The gene-edited Chinese twins represent a multi-generational ethical quandary

Popular Science | 12/6/2018 | Staff
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Zoom out on this tangle, and another question about informed consent comes into view: “I very much have to question how informed you could be about the potential benefits and the potential harms of the procedure when the biomedical community writ large has not answered to anyone’s satisfaction those very questions,” said Musunuru. “Could there truly have been informed consent? I would argue absolutely not.”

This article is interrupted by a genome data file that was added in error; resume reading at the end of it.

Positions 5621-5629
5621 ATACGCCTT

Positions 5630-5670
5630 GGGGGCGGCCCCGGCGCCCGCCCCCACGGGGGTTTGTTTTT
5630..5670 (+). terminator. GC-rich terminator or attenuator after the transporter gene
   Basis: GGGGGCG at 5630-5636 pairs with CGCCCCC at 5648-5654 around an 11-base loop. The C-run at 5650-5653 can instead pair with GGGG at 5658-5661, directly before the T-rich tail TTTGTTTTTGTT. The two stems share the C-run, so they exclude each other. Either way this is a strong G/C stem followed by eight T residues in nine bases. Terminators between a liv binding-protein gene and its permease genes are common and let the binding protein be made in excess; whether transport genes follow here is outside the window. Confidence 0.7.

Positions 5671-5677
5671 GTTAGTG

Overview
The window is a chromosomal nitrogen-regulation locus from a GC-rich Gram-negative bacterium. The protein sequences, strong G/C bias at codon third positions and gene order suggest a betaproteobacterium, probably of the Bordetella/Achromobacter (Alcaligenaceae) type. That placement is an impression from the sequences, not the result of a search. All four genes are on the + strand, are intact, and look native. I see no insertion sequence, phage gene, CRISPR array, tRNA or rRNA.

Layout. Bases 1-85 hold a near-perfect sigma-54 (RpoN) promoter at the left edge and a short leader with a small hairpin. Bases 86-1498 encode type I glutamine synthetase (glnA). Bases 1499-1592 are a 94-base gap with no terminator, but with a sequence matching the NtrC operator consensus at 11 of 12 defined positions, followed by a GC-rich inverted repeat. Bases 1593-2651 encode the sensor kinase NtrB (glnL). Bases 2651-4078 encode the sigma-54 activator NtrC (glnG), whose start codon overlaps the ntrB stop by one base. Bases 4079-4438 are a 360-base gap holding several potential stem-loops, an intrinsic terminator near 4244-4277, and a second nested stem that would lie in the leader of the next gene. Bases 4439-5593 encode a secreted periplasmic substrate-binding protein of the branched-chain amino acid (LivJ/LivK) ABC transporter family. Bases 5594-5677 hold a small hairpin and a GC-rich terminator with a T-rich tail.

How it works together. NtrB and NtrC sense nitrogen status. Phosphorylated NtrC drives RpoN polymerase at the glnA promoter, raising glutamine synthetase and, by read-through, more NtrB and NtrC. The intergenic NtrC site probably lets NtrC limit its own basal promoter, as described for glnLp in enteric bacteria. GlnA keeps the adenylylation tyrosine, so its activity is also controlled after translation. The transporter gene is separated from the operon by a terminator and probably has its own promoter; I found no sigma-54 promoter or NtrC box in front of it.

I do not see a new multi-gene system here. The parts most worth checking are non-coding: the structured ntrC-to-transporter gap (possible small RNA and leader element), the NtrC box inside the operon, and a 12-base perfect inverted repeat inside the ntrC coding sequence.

“The concept of informed consent is rooted in the principle of autonomy,” says Ormond, “and the idea that you should be able to make an autonomous decision about what happens to your body and your life.” Beyond the question of whether Grace and Mark were able to give informed consent lies the question of whether Nana and Lulu—the two babies whose lives will be shaped in yet-unknown ways by their status as the first germline-edited humans—were deprived of their human rights. With Grace and Mark’s help, He’s team created a pair of humans who now face a life full of endless unknowns; there is no way of predicting how their prenatal gene editing procedure will affect the health of them or their progeny. If either or both of the twins face severe illness or impairment due to He’s interventions, their situation will be very different from that of an adult facing side effects of a treatment they knowingly elected for.

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